After a season premiere that kicked up conflicting emotions for me, the second episode of Season 14 of Supernatural was a different kind of episode – but once again, it kicked up some conflicting emotions. I had a lot of anticipation for this one because I enjoy Richard Speight’s directing and always look forward to hearing his thoughtful take on how he brought a script to life. On the other hand, my track record with enjoying the episodes from these particular writers is spotty. So I guess I went into this with conflicting emotions!
Speight is proficient at juggling the back and forth story lines that Supernatural sometimes serves up, and he did an admirable job here, but I tend to get whiplash if we’re bouncing back and forth between too many stories no matter how proficient the directing is. That was the case here to some extent, though Speight managed to keep the transitions smooth enough that I didn’t feel too jarred. Because there are so many story lines going on, I’ll touch on each scene briefly here, but with the through line of what worked and what didn’t in each one.
I pay more attention to the “Then” montage than ever before these days, because it usually gives a clue to what will be foregrounded in the episode, or at the very least what they don’t trust us to remember (of course we all do) or what they think a viewer who has somehow avoided seeing Supernatural for 14 years would need to know to just step right in and pick it up (totally and completely impossible at this point, give it up, Show!) The “Then” this week features the final showdown with Lucifer and the moment of Dean’s possession, and a reminder of Jack’s trauma and his hatred of both Michael and Lucifer. With that frame set, we enter the episode through Michael and what he’s up to now – no disposable characters or case of the week for the beginning minutes. The opening scene is visually striking and sets the tone for who Michael is and how we should feel about him. Speight likes to set up close up shots that are like works of art and emotionally evocative – this time it’s done in flashes, like there’s a thunderstorm outside, and the fact that you only get glimpses adds to the feeling of trepidation. A flash of heavy chains, broken statues, a church organ covered in cobwebs, light filtered through age-dimmed stained glass windows. A church defiled. The last close-up shot is of blood slowly dripping from the cut throat of a restrained man, leaning over a chalice that’s slowly filling as he’s drained. The musical score is full of foreboding, fear mirrored on the faces of the chained up people waiting their turn. (The slow drip of blood will be a recurring image in this episode).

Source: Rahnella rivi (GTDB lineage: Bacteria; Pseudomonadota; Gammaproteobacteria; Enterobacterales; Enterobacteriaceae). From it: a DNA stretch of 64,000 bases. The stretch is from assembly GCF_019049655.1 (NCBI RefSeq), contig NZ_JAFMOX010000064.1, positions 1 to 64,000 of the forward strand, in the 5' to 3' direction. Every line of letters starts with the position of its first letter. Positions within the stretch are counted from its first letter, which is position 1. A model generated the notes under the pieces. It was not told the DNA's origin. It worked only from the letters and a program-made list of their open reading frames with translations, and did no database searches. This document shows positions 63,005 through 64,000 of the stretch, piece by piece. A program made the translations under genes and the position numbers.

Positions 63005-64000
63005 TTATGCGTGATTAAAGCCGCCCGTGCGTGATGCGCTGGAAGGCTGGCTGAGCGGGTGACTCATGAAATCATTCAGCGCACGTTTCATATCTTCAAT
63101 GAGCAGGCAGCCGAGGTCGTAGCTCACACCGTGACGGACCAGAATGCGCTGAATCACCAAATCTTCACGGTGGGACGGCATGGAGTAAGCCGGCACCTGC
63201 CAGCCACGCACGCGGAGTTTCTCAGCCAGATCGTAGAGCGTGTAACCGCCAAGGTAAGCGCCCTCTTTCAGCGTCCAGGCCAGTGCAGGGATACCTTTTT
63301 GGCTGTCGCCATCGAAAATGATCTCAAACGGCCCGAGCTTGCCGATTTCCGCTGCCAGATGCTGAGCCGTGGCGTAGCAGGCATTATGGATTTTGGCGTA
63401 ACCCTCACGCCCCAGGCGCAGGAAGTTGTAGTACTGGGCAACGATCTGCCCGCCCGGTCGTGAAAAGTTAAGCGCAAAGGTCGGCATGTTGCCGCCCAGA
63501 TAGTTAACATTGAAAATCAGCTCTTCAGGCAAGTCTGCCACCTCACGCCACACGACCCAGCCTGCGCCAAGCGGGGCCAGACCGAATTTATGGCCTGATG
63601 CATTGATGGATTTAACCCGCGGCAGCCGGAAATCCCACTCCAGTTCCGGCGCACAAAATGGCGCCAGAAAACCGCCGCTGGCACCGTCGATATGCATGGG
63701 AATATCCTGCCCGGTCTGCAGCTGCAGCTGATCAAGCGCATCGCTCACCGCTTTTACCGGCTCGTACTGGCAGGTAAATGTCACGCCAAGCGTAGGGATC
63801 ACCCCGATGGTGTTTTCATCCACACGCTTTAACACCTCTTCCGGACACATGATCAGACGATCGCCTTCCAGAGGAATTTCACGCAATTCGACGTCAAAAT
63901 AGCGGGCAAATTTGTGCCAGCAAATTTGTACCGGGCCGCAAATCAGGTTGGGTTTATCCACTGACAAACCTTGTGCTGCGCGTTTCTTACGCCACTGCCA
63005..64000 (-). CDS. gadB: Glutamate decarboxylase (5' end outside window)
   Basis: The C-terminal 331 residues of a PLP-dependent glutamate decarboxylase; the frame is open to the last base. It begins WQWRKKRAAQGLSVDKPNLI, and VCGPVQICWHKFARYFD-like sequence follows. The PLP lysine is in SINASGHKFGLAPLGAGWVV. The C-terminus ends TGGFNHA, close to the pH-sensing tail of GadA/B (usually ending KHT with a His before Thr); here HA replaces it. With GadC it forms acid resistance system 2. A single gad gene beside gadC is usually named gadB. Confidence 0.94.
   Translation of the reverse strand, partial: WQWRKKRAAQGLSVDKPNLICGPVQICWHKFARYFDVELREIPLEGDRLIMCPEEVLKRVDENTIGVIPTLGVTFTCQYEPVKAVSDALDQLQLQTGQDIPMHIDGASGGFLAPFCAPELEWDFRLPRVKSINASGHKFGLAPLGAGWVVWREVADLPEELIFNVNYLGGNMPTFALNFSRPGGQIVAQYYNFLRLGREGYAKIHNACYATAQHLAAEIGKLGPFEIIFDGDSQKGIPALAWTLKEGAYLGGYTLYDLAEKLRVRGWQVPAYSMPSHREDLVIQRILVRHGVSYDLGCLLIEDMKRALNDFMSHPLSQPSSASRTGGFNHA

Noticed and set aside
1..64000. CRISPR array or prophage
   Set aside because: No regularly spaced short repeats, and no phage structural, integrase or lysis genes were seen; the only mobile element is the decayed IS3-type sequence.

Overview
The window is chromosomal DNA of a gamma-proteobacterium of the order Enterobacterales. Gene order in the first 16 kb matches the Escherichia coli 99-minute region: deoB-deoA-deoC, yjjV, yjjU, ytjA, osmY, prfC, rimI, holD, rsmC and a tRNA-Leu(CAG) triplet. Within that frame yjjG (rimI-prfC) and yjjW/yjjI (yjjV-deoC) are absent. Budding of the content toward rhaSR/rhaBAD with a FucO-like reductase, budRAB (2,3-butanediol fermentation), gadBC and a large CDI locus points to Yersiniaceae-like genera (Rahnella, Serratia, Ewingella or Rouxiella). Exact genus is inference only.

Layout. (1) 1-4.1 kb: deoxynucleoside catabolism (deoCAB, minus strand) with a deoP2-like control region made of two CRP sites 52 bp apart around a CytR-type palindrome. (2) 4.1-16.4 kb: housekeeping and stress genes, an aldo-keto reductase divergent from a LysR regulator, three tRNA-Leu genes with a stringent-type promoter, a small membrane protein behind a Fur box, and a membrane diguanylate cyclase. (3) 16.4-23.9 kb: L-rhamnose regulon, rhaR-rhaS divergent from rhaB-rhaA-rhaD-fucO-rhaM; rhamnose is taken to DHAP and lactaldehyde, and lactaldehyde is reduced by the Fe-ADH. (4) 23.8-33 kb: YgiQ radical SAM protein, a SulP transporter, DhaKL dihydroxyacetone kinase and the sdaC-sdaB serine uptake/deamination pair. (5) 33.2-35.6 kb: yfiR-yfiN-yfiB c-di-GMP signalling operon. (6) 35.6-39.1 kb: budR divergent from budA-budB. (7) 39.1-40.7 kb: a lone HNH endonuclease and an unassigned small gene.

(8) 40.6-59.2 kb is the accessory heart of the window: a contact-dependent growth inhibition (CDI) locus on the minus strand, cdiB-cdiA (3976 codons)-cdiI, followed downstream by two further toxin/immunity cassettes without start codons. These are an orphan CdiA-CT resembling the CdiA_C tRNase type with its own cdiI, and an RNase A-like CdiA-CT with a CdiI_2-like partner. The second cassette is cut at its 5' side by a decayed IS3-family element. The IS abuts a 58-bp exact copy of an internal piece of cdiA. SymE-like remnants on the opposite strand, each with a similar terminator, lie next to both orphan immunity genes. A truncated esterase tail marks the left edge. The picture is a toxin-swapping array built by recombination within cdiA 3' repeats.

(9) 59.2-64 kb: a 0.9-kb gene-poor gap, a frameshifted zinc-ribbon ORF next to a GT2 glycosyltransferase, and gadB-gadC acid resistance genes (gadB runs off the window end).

It was a strong opening, and a fitting frame for Michael, still dressed impeccably and as implacable as he was last week (though he has donned an imposing leather apron because clearly he loves his nice suits staying impeccable). It makes him look like a butcher, the leather and straps both terrifying and (perhaps because this is Jensen Ackles) also an oddly sexualized image. Michael seems to pull for objectification, a fact not lost on fandom.
Michael heals the vampire’s slit throat and adds a pinch of archangel grace to the blood.
Michael: A little of this, a little of that…
He then grabs the vampire’s head and forcefully makes him drink. When the vampire acquiesces, Michael does nothing to reduce the erotic vibe of the scene by crooning, “Yes, good boy” as the bound vampire follows his orders.
Unfortunately for the compliant vamp, no sooner has he done so than he burns out and dies, much to the other vampires’ horror.
Michael remains unemotional.
Michael: Huh. Too much that…
It’s our first glimpse of Michael having a sense of humor, albeit a twisted dark one. Ackles did flesh out the character a bit more in this episode, which at first threw me a bit. Last week he was so unemotional he was almost flat, disturbingly so. This week, he showed some humor and some other emotional notes, including pride and a sadistic enjoyment from wielding his power over others. I felt like that was consistent with Christian Keyes’ portrayal of Michael, but it was more personality than Michael showed last week.
There’s another visually effective shot of the dead vampire’s feet dragging across the floor as Michael pulls him over to a pile of other dead vampires; the camera pulls out to show just how many, with lots of impact.
Michael flips the curved blade he’s holding, cocky.
Michael: All right, who’s next?
I might have needed a cold drink at that moment. There’s something hot about the cocky expression and the facile skill with which he flips that blade. Actually the same thing happens when Ackles flips his mic onstage with equal agility, which he has a habit of doing quite often. But I digress.
Now that we know what Michael is up to, it’s back to the bunker. There are so many people in the bunker that these scenes feel frenetic to me, though once again Speight keeps the continuity intact. Mary and Bobby are noting angels’ propensity for lying when Cas walks in (though he tends to agree). Sam is researching, which I always enjoy, and he still has that grief beard of course so he looks amazing doing it. He also has a lead on Michael in Duluth, of all places, so Sam, Mary and Bobby prepare to set out immediately. (Can I say that I really appreciate that they’re giving this search for Dean some urgency for a change? Too often the characters are supposed to be frantically looking for someone and yet they waste a lot of time bantering or doing something else or simply not moving as fast as I’m quite sure they would under those circumstances!)